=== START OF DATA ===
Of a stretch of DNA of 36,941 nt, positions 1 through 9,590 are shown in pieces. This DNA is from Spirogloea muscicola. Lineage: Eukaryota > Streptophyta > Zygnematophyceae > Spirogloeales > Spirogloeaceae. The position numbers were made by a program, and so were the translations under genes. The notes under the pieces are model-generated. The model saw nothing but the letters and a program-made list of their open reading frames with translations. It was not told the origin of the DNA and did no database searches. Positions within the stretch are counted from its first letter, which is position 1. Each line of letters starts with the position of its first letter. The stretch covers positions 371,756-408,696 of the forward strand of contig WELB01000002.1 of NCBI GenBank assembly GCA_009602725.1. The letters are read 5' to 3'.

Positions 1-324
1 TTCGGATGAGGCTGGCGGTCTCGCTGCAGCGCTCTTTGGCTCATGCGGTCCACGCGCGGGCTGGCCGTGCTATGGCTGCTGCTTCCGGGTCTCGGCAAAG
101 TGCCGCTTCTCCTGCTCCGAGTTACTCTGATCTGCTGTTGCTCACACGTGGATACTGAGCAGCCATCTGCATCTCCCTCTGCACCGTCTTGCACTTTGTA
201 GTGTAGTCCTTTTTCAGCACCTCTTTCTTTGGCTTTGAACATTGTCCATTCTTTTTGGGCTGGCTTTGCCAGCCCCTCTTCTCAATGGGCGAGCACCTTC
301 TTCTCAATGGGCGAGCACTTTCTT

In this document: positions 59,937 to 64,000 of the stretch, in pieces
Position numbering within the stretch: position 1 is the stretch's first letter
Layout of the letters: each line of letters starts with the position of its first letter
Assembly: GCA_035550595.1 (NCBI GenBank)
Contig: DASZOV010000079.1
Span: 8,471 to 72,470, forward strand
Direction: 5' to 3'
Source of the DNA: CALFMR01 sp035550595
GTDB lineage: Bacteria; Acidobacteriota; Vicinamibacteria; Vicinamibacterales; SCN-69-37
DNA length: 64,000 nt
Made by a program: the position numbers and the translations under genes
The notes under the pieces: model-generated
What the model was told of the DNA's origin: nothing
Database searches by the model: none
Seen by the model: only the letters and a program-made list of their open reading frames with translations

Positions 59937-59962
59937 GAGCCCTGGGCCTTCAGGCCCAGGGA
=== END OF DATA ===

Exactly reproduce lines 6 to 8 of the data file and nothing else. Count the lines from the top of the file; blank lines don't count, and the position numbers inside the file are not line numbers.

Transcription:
301 TTCTCAATGGGCGAGCACTTTCTT

In this document: positions 59,937 to 64,000 of the stretch, in pieces
Position numbering within the stretch: position 1 is the stretch's first letter